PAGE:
MapServer is the most popular open source development environment available today for building spatially-enabled gis web mapping applications and services. It is fast and reliable and can integrate into any GIS environment. It can operate in two different modes: as a CGI program or via MapScript which supports several programming languages including PHP, Python, Perl, and Java and C#. It is cross-platform and can run on all major operating systems and will work with almost any web server.
Features of MapServer:
- On-the-fly feature classification is supported.
- Support for feature labelling and querying of hundreds of raster, vector, and database formats TIFF/GeoTIFF, NetCDF, MrSID, ECW, and many others.
- Cross-Platform support, available to various operating systems (Windows, Linux, Mac OS X, Solaris, etc.)
- Support for popular scripting languages and development environments such as PHP, Python, Perl, Ruby, Java and.NET.
- On-the-fly projections for raster and vector through PROJ.4 library.
- High-quality rendering and TrueType Fonts.
- Support a wide variety of spatial and attribute based queries.
- Support to GDAL/OGR, PostGIS and PROJ.4 open source geospatial technologies.
- Lots of ready to use Open Source application environment.
- Easily configured through .map files extension.
- SVG Symbols can be used.
- Dynamic heatmaps.
- Label collision engine.
A brief history of MapServer
Originally developed at the University of Minnesota, with support from NASA and later it was hosted by TerraSIP Project. Currently, MapServer is maintained by volunteer developers around the world, who regularly release updates and bug fixes. In 1999, UMN declares MapServer as an open source project. All source code for MapServer is openly available via GitHub.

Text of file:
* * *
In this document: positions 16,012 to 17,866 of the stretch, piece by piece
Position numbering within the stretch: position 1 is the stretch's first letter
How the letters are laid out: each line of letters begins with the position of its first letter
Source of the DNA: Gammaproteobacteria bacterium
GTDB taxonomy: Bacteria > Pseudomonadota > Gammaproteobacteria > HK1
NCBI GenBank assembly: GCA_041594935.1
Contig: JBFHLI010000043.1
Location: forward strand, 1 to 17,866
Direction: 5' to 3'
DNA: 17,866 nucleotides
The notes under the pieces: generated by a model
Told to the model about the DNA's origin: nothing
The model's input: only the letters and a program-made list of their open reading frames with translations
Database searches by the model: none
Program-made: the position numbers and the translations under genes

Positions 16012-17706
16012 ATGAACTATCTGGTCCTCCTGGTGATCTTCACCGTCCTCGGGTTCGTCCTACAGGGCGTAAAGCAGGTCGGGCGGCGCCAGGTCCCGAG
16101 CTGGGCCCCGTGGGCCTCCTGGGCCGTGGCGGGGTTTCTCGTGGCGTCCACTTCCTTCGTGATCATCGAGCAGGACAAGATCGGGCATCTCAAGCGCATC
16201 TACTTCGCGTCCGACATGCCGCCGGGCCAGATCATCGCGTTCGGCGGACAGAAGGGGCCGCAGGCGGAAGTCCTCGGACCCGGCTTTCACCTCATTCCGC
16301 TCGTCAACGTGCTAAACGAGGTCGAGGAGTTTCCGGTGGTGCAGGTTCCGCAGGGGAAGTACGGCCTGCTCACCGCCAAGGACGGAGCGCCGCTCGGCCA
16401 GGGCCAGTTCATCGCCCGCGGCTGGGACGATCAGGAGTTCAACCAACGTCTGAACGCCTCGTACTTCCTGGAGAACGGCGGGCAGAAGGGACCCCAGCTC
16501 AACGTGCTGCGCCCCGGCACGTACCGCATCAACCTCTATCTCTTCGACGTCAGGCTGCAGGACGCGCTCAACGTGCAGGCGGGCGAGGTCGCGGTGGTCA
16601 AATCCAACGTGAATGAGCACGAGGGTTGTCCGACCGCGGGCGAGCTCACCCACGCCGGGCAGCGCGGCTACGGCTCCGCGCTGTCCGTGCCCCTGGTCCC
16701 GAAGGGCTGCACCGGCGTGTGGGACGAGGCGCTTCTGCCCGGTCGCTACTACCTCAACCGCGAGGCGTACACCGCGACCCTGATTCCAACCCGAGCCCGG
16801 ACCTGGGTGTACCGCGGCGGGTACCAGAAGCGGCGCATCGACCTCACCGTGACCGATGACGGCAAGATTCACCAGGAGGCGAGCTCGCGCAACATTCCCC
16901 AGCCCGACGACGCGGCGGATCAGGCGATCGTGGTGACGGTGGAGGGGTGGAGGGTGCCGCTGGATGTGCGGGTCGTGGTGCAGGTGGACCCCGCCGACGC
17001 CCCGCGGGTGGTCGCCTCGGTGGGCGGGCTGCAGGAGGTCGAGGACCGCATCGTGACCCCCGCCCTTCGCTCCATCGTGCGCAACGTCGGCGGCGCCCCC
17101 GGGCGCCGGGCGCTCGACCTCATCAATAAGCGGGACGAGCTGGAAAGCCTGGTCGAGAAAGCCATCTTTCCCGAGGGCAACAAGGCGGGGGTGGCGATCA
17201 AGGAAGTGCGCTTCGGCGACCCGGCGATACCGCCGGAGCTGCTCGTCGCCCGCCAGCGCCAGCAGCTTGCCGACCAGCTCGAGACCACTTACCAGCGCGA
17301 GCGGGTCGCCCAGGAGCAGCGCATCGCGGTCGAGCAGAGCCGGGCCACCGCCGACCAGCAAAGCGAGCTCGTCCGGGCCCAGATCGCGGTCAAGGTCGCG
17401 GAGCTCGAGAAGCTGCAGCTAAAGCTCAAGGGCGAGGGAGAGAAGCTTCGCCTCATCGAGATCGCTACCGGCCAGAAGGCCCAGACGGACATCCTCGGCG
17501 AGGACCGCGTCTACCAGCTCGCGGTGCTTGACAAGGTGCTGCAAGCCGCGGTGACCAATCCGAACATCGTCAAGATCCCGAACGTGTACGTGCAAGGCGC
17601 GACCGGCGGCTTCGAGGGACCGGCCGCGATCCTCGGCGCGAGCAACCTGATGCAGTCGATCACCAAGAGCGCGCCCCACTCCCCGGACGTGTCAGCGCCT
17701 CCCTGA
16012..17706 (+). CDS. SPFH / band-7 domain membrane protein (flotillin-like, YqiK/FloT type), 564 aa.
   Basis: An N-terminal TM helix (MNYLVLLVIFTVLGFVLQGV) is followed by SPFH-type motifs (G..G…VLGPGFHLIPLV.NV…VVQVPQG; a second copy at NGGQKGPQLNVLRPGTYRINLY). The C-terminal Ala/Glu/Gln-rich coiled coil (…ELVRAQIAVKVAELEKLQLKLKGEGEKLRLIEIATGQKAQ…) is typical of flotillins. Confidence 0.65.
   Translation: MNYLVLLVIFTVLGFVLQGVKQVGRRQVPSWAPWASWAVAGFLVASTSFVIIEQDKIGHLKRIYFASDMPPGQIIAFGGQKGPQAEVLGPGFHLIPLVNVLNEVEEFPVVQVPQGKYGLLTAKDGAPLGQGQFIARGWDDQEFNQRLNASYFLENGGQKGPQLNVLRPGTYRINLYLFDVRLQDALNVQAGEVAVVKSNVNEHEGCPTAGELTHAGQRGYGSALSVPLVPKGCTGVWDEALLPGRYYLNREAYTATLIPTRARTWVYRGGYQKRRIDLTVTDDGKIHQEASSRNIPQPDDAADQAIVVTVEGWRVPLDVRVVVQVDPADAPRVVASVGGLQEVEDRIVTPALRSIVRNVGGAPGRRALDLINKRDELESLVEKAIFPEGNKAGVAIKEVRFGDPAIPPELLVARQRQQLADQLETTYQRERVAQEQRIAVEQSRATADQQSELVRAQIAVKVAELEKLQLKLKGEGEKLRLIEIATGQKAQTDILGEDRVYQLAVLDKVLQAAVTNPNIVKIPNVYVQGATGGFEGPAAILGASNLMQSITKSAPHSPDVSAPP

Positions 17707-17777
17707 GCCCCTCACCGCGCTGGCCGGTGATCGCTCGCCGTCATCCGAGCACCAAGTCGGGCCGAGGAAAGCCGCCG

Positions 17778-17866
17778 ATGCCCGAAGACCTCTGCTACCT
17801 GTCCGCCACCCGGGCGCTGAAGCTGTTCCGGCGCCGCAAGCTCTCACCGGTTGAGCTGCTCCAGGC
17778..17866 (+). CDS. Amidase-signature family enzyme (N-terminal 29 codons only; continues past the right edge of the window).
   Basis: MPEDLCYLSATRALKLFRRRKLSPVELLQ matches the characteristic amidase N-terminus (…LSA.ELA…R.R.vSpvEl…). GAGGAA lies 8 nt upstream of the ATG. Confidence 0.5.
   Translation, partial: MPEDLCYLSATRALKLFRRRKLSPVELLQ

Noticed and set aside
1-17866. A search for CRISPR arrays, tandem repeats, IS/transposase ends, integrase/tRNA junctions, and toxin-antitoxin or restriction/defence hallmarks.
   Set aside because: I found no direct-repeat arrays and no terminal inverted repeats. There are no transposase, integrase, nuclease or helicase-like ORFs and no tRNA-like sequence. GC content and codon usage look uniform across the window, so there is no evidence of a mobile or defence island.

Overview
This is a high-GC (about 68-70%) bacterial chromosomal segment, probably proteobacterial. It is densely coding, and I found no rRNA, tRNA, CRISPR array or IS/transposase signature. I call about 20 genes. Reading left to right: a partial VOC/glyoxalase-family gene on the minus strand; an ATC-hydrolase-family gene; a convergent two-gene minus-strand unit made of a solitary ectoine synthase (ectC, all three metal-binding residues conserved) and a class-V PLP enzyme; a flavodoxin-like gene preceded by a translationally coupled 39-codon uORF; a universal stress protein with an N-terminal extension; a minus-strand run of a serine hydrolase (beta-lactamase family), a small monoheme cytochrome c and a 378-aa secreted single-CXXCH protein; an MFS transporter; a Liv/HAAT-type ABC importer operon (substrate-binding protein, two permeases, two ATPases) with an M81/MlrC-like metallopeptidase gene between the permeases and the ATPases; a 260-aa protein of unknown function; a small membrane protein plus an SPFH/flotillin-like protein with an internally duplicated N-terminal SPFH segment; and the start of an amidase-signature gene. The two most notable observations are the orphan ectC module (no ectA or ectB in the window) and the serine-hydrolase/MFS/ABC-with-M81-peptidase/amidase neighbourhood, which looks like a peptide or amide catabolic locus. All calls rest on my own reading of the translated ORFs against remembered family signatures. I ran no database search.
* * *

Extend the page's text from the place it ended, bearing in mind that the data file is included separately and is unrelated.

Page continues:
MapServer Supported Data Formats
MapServer can handle both vector and raster data formats. It can render over 20 different vector data formats, including shapefiles, PostGIS, Arc/Info Coverages and Census TIGER files. MapServer reads two raster formats natively i.e. GeoTIFF and EPPL7 but can read others as well such as Bitmap, GIFs, and JPEGs via the GDAL package.
Since MapServer functions can be accessed via an API from various programming Languages such as PHP, Perl, and Python. It can serve as the foundation of a powerful spatially aware application that has many of the analytical and reporting functions of a true GIS web mapping applications. In addition, while there are no integrated tools for manipulating spatial data, there are third-party toolsets that perform many (although not all) of these functions. When running a CGI in a web environment. MapServer can render maps, display attribute data, and perform basic spatial queries. When accessed via the API, the application becomes significantly more powerful. In this environment, MapServer can perform the same tasks it would as CGI, but it also has access to an external database via program control, as well as more complex logic and a larger collection of possible behaviours.
Implemented Standards in MapServer
- Filter Encoding (FE)
- Web Map Service (WMS)
- Web Feature Service (WFS)
- Web Coverage Service (WCS)
- Web Map Context (WMC)
- Keyhole Markup Language (KML)
- Geography Markup Language (GML)
- Georeferenced Tagged Image File Format (GeoTIFF)
- Geographic JSON (GeoJSON)
- OpenStreetMap (OSM)
- Styled Layer Descriptor (SLD)
- Sensor Observation Service (SOS)
Overview of MapServer version numbers
MapServer’s version numbering scheme is similar to Linux’s. For example, a version number of 7.0.7 can be decoded as:
- 7: Major version number.
MapServer releases a major version every two to three years of timeframe.
- 0: Minor version number. Increments in minor version number almost always relate to additions in functionality.
- 7: Revision number.
Revisions are done only for bug fixes. No new functionality is appended to revisions.
Even minor versions (0, 2, 4, 6) relate to release versions, and Odd minor versions (1, 3, 5, 7) relate to developmental versions.
MapServer can be extended and customized as per users requirements through MapScript or templating. MapServer can be built as per the user requirements to support many different vector and raster input data formats, and it can generate a multitude of output formats.
Windows, Mac, Linux